01 Jun 2018
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Disrupting India’s Dental Market

How consistency fueled an upstart chain’s rapid expansion
by Sasha Issenberg

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Photo by Vivek Singh/The Verbatim Agency

Amar Singh (MBA 1998) traces his curiosity about the Indian dental marketplace to the type of experience that might scare most people away for good. Lured in by the $20 price—roughly equal to Singh’s insurance copay when he lived in San Francisco—he visited a clinic in his Delhi neighborhood in late 2010. He was satisfied with the quality of his care until, hovering above the spittoon, he spotted black fungal algae encircling the drain. Something about the entire business struck Singh, an entrepreneur with experience in supply-chain management, as disjointed. “Here’s a Western-trained dentist,” he recalls thinking, “but the process is not working.”

Singh, who spent his formative years in Canada and his adulthood in the United States, had recently moved back to his native India so that his children could be raised among family. Now 48, he had not lived in the country since he was 12, and slotting into a job in an established business had little allure. He wanted to start something new, ideally a for-profit enterprise that would have a visible social impact. But when he thought about health care delivery, Singh found himself daunted by the barriers to entry that would accompany opening a hospital. “I didn’t want to get into real estate,” he says. “I wanted to get into a service business.” Perhaps even more appealingly, dentistry did not depend on referrals from other doctors, which turned Indian medicine into “a B2B business, rather than B2C,” in Singh’s words, warping incentives for better care along the way. “If one person is looking for a cardiologist, the question is always, ‘Who is the best cardiologist?’” he says. “When it comes to a dentist, the question is, ‘Who is convenient? Who is good?’ It was a business where a brand could be built without sacrificing my ethical standards.”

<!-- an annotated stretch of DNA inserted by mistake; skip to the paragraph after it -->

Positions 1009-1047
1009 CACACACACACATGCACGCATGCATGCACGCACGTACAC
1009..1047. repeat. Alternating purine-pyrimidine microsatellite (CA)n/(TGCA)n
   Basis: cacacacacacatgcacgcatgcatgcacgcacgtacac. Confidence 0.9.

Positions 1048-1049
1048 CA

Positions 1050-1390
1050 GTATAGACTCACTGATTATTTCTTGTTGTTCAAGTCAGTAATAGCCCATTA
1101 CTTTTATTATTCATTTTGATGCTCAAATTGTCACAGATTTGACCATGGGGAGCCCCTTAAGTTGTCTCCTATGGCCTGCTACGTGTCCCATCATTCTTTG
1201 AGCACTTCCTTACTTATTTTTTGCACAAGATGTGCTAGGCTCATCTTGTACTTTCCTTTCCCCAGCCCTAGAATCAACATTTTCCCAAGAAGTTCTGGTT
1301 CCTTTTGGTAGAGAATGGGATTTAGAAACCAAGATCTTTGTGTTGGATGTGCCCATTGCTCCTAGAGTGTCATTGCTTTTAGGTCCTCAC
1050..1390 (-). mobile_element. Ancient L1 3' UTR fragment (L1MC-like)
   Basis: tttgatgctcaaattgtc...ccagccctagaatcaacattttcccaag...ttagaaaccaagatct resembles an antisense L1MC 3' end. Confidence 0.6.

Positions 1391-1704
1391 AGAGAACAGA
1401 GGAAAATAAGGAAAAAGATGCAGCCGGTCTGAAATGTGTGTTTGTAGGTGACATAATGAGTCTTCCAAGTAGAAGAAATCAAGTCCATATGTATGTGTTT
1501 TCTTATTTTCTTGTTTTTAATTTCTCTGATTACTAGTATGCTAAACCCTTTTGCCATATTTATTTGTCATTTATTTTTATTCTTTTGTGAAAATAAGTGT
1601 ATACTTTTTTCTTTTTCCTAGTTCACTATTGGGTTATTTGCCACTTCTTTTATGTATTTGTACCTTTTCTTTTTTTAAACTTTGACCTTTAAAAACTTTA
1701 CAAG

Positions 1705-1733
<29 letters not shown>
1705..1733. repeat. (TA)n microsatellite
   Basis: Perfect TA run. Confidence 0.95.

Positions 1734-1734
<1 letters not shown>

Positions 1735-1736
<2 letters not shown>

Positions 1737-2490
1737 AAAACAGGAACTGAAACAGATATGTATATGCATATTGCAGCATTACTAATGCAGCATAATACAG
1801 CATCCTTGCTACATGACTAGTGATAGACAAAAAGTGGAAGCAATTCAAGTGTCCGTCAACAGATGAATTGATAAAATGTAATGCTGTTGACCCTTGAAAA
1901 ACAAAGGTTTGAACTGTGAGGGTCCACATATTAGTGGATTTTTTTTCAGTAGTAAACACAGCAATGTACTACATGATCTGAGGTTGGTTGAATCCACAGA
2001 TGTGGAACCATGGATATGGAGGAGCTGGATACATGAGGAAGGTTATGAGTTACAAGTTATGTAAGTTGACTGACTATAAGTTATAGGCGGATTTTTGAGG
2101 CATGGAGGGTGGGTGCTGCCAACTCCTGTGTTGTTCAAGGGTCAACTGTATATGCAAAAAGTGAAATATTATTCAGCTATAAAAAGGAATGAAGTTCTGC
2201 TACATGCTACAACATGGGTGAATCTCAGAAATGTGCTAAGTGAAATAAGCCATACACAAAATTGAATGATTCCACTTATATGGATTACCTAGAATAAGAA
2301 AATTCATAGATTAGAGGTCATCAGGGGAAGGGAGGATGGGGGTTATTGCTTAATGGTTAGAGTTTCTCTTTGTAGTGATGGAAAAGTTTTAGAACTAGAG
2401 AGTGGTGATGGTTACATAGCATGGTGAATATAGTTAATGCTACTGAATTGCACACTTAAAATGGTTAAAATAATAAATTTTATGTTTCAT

Indian dental clinics, where size is measured in the unit of chairs, had much smaller overhead, with a specialist’s time by far the most expensive element. For that reason—perhaps along with advertising restrictions enforced by the Dental Council of India—few had ever looked for economies of scale or scope. Dental practices were typically a single office run by the same person who wielded the mirror and probe. Chains usually topped out around a dozen locations, which Singh concluded was the most a medical practitioner could oversee without bringing in professional management. “Entering an industry that was entirely mom-and-pop,” he says, “we found the auxiliary services around it were also non-organized.”

Singh saw an opportunity to create a national chain that would offer a consistent patient experience while remaining sensitive to cultural differences across the polyglot country. He raised $1 million, primarily from American investors he knew personally. In March 2011, he opened a small clinic (two chairs) in Delhi to serve as a pilot project. He set out to vertically integrate all aspects of the business, from recruiting and training to design and construction. Singh’s team reduced a clinic to a set of eight distinct modules, such as the operating rooms and waiting areas, that could fit together “like a jigsaw puzzle” in any new space.